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Józef Piłsudski
Chief of State
of the Second Republic of Poland
In office
14 November 1918 – 11 December 1922
Preceded by Independence
(eventually Regency Council)
Succeeded by Gabriel Narutowicz
(President)
21st Prime Minister of Poland
20th Prime Minister of the Second Republic of Poland
In office
15 August 1930 – 4 December 1930
President Ignacy Mościcki
Preceded by Walery Sławek
Succeeded by Walery Sławek
16th Prime Minister of Poland
15th Prime Minister of the Second Republic of Poland
In office
2 October 1926 – 27 June 1928
President Ignacy Mościcki
Preceded by Kazimierz Bartel
Succeeded by Kazimierz Bartel
General Inspector of the Armed Forces
1st General Inspector of the Armed Forces
In office
27 August 1926 – 12 May 1935
President Ignacy Mościcki
Preceded by (post created)
Succeeded by Edward Śmigły-Rydz
7th Minister of Military Affairs
In office
16 May 1926 – 12 May 1935
President Maciej Rataj (acting)
Ignacy Mościcki
Preceded by Juliusz Tarnawa-Malczewski
Succeeded by Tadeusz Kasprzycki
Personal details
Born Józef Klemens Piłsudski
(1867-12-05)5 December 1867
Zułów (Lithuanian: Zalavas), Vilna Governorate, Russian Empire (now Lithuania)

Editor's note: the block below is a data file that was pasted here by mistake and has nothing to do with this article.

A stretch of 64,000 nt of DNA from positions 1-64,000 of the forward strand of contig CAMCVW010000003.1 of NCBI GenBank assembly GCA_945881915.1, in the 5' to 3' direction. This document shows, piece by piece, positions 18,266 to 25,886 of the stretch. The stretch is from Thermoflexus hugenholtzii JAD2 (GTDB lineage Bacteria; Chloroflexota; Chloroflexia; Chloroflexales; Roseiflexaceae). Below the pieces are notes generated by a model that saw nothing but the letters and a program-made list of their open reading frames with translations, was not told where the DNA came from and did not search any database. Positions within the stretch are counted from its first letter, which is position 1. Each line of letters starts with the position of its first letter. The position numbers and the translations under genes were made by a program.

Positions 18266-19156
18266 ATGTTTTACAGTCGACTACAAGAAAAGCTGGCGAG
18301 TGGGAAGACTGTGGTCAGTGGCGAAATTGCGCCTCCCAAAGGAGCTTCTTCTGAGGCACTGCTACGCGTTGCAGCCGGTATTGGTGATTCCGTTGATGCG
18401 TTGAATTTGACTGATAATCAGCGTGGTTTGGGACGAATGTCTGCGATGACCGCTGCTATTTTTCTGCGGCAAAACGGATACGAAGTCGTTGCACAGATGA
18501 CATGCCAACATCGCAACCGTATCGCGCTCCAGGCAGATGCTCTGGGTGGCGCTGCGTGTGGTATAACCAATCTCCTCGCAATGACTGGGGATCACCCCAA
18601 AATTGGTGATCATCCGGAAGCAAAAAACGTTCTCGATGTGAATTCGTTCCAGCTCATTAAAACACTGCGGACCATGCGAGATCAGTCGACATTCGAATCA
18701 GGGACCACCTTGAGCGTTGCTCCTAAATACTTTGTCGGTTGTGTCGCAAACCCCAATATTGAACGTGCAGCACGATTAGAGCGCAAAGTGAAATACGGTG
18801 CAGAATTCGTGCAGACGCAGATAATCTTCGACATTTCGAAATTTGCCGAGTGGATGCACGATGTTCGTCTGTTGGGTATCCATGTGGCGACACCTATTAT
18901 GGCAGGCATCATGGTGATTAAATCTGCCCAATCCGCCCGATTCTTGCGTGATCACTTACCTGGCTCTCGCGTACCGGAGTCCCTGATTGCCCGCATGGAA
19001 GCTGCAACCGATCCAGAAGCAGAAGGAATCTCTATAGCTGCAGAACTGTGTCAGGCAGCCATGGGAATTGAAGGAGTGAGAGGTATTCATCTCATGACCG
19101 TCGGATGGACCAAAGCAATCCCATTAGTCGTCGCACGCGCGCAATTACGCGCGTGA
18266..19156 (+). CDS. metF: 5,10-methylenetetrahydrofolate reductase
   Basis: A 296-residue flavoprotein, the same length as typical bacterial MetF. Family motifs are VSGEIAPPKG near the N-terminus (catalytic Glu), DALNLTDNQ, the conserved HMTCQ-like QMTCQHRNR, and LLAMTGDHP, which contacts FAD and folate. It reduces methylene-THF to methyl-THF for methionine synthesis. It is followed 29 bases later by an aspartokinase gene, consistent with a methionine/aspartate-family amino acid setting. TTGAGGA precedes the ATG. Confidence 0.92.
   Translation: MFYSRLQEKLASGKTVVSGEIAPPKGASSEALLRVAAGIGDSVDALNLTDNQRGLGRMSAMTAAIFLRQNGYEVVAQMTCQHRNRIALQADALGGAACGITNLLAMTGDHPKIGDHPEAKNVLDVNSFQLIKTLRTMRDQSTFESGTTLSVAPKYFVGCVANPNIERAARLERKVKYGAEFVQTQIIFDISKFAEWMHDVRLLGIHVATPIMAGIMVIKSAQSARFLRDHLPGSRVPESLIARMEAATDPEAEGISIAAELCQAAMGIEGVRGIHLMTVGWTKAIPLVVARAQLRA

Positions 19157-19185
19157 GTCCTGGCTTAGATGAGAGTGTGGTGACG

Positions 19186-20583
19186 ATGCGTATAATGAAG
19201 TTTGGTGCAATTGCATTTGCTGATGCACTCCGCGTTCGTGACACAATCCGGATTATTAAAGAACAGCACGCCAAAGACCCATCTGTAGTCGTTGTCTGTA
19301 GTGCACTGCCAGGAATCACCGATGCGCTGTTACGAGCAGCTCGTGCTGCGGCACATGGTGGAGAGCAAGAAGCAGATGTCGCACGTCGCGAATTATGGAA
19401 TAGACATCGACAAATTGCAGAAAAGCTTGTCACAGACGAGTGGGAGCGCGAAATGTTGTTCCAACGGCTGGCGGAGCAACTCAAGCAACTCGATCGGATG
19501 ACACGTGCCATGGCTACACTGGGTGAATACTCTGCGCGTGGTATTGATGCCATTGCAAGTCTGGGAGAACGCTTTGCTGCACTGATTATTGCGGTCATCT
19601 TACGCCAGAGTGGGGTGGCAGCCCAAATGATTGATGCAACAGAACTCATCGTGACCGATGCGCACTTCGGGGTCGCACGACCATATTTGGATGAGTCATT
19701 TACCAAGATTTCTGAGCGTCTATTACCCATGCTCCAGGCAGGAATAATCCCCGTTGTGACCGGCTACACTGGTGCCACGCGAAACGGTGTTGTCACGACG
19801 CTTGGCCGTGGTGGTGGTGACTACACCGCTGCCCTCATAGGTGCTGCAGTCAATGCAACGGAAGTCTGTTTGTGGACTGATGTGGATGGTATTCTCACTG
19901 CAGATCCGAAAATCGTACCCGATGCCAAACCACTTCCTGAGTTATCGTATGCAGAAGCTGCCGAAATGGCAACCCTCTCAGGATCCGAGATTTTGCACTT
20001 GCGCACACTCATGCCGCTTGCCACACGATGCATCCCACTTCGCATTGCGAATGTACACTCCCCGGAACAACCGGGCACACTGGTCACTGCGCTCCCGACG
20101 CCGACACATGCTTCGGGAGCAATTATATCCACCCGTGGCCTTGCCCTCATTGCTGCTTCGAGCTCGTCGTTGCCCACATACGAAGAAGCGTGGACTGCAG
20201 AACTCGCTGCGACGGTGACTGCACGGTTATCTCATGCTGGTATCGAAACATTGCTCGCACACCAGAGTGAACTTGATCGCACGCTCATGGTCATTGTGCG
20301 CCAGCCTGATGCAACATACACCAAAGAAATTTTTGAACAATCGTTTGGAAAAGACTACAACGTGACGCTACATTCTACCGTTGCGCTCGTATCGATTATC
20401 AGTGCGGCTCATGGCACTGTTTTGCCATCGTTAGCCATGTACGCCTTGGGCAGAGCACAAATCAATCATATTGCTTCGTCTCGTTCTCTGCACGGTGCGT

Died 12 May 1935(1935-05-12) (aged 67)
Warsaw, Poland
Political party None (formerly PPS)
Spouse(s) Maria Koplewska (m.1899-d.1921)
Aleksandra Szczerbinska (m.1921–1935)
Children Wanda
Jadwiga
Signature
Military service
Allegiance Second Polish Republic
Service/branch Polish Legions
Polish Army
Years of service 1914–1923
1926–1935
Rank Marshal of Poland
Battles/wars World War I
Polish–Ukrainian War
Polish–Lithuanian War
Polish–Soviet War

Józef Klemens Piłsudski (5 December 1867 – 12 May 1935) was a Polish statesman who served as the Chief of State (1918–22) and First Marshal of Poland (from 1920). He was considered the de facto leader (1926–35) of the Second Polish Republic as the Minister of Military Affairs. From World War I he had great power in Polish politics and was a distinguished figure on the international scene. He is viewed as a father of the Second Polish Republic re-established in 1918, 123 years after the 1795 Partitions of Poland by Austria, Prussia and Russia.

Deeming himself a descendant of the culture and traditions of the Polish–Lithuanian Commonwealth, Piłsudski believed in a multi-ethnic Poland—"a home of nations" including indigenous ethnic and religious minorities that he hoped would establish a robust union with the independent states of Lithuania and Ukraine.

Early in his political career, Piłsudski became a leader of the Polish Socialist Party. Concluding that Poland's independence would have to be won militarily, he formed the Polish Legions. In 1914 he correctly predicted the outbreak of a major war, the Russian Empire's defeat by the Central Powers, and the Central Powers' defeat by the western Allies.

When World War I began in 1914, Piłsudski's Legions fought alongside Austria-Hungary against Russia. In 1917, with Imperalist Russia faring poorly in the war, he withdrew his support for the Central Powers and was imprisoned in Magdeburg by the Germans.